Blind Swimmer – an Eibonvale Press Anthology
David Rix, Editor
Trade Paper, 360 pages, $15.67/£10
Review by Sheila M. Merritt
Isolation. Estrangement. Alone. Such words resonate with writers. Blind Swimmer is an anthology that acknowledges the solitude and anxieties intrinsic in literary creativity. Thematically embracing authors’ aesthetic alienation, this compilation emphasizes the dichotomy between longing to communicate, yet feeling a vulnerable disconnect in the throes of expression. At once philosophical and intellectual, the collection still strikes emotional chords. As stated in one of its stories, Nina Allan’s “Bellony:” “It was like tugging on a piece of loose wire and bringing the whole house down.”
Allan’s tale, about a magazine journalist looking into the disappearance of a beloved author, illustrates the ties that bind reader and writer. A fan of the missing writer since childhood, the investigator searches for clues to the mystery in the woman’s home town: “There was a resigned insularity about everything. People seemed to be enjoying themselves, but in a restrained manner that spoke of predictable pleasures, of aging relatives and wet Sundays, of a cloying tranquility whose inevitable end was the claustrophobia of stasis and the need for escape.” During the course of her research in the vicinity, the freelancer discovers biographical legerdemain in the scribe’s legacy of work. Facts and fiction blur. The cryptic quality of this atmospheric story has a Daphne du Maurier vibe that stresses perception’s enigmatic aspect.
Perception is literally addressed in “The Man who Saw Grey,” by Brendan Connell. The protagonist is a man with artistic aspirations, but his wife dismisses his craving to make a living off his painting as a pipedream. After sustaining a head injury, he finds he can only see in grey – no colors, no black or white. This alters his look on life; everything appears dingy and horribly unappealing. In an utterly unnerving passage, he makes love to the spouse he previously thought of as beautiful: “Her skin reminded him of a rat’s; all her faults suddenly became glaring; he could see how her bones protruded from her flesh and her chest, with its small, coarse breasts, made him feel as if he were pressing up against the living dead.” This allegorical story about deprival of dreams and descent into neutral numbness is very powerful. It metaphorically depicts an individual of vision; driven to the drab and colorless, by the ruthlessness of cold reality.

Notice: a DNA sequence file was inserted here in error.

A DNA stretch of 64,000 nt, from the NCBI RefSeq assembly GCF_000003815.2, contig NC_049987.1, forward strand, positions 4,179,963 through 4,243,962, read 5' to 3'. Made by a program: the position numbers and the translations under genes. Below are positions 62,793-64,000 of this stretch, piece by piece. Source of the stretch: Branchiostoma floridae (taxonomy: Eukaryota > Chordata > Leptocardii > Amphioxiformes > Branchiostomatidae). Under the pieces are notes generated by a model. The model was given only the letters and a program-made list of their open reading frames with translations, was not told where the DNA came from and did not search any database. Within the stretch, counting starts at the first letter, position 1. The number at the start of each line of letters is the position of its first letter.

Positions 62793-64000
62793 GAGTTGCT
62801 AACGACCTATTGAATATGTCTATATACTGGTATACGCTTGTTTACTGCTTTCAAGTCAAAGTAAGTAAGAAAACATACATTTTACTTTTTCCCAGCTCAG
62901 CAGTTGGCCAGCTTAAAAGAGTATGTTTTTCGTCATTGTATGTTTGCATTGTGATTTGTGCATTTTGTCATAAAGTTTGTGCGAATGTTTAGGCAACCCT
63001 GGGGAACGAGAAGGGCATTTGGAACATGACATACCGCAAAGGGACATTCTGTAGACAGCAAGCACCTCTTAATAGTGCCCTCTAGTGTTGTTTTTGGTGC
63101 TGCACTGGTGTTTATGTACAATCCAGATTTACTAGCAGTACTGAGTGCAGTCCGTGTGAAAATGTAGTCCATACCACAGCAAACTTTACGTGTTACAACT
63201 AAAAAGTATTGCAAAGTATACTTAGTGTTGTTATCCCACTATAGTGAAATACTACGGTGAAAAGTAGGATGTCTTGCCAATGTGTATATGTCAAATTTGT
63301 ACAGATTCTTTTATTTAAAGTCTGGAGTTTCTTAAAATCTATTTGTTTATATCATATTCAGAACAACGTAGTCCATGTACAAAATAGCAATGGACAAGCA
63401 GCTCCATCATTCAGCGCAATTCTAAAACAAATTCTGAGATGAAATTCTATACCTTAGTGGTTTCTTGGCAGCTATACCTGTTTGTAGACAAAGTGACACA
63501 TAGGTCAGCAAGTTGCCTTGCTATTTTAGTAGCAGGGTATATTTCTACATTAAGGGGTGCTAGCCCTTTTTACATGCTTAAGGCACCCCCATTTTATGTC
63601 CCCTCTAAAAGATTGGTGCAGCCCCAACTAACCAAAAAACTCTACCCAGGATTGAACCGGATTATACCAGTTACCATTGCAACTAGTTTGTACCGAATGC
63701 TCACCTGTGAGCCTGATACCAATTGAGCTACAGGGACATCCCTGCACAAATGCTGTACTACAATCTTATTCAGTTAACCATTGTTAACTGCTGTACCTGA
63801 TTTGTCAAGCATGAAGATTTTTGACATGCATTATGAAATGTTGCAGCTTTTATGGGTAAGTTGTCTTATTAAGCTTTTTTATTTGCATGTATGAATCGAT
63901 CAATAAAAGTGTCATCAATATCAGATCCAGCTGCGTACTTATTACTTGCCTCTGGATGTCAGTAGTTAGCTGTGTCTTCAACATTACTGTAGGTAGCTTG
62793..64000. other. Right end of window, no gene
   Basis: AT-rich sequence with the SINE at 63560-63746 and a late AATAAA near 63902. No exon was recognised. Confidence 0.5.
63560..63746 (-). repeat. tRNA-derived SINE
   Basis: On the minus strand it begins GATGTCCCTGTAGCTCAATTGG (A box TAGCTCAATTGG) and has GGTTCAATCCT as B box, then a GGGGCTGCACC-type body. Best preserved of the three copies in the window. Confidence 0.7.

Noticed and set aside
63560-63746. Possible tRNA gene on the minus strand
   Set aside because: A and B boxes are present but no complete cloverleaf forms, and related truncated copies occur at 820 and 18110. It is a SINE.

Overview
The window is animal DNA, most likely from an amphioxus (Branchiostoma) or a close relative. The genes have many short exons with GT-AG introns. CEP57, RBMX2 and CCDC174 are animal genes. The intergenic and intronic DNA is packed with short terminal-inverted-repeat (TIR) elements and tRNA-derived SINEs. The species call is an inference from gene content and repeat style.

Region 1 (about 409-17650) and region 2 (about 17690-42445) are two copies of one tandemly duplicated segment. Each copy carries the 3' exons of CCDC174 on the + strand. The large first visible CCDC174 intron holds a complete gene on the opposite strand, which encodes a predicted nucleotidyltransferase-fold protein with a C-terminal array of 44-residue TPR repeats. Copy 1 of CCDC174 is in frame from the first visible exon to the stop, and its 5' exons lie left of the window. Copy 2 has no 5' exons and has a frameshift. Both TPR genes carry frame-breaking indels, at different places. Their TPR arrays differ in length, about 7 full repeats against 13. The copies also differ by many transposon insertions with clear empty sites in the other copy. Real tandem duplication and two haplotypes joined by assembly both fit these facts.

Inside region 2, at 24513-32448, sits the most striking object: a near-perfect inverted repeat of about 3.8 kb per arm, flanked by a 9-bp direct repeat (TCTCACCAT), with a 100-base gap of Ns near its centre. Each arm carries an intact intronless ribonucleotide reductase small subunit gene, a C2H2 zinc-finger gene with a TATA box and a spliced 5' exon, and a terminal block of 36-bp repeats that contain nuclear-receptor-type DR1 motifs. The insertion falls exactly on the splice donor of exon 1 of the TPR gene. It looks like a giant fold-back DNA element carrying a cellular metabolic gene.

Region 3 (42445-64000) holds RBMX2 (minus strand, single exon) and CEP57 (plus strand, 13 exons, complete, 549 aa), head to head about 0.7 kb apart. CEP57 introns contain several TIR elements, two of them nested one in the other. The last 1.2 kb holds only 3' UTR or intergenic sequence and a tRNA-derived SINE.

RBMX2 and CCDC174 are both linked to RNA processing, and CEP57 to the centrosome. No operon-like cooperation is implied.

Subjective reality is examined from the point of view of three characters in Terry Grimwood’s “The Higgins Technique.” After a brutal assessment of her recent sales, a female author goes to a bookstore where she surveys the current fare and concludes: “I have no desire to research police procedure or explore war torn London where feisty young women fall in love with brave, square-jawed servicemen, I’m not interested in glamour or the film industry or the music industry. Who cares which vampire is in love with which werewolf.” What does attract her attention is the section on erotica. She decides to go undercover as a porn actress for the Dirty Trix website. The site’s film director had cinematic pretensions: “I believed I could make artistic porn, muck with filmic integrity.” The third first person account is that of a masturbating website watcher. He fabricates a back-story around the basic woman in sexual peril scenario, giving the central character reasons for being in this sordid situation. The trio of points of view enhances the notion of a relationship between director, performer, and audience; a dynamic that also exists with wordsmith and reader. Each narrator in the tale feels severed from society. There is poignancy in spite of the lurid setting.
Blind Swimmer is an anthology of eleven stories by writers in the stable of Eibonvale Press. The theme of the volume is unusual, and the writing is generally of high caliber. It will appeal to the creatively and emotionally disenfranchised, who seek the dubious rewards and ancillary angst of communication. And to those of us who appreciate the oh-so satisfying solitary act of reading.
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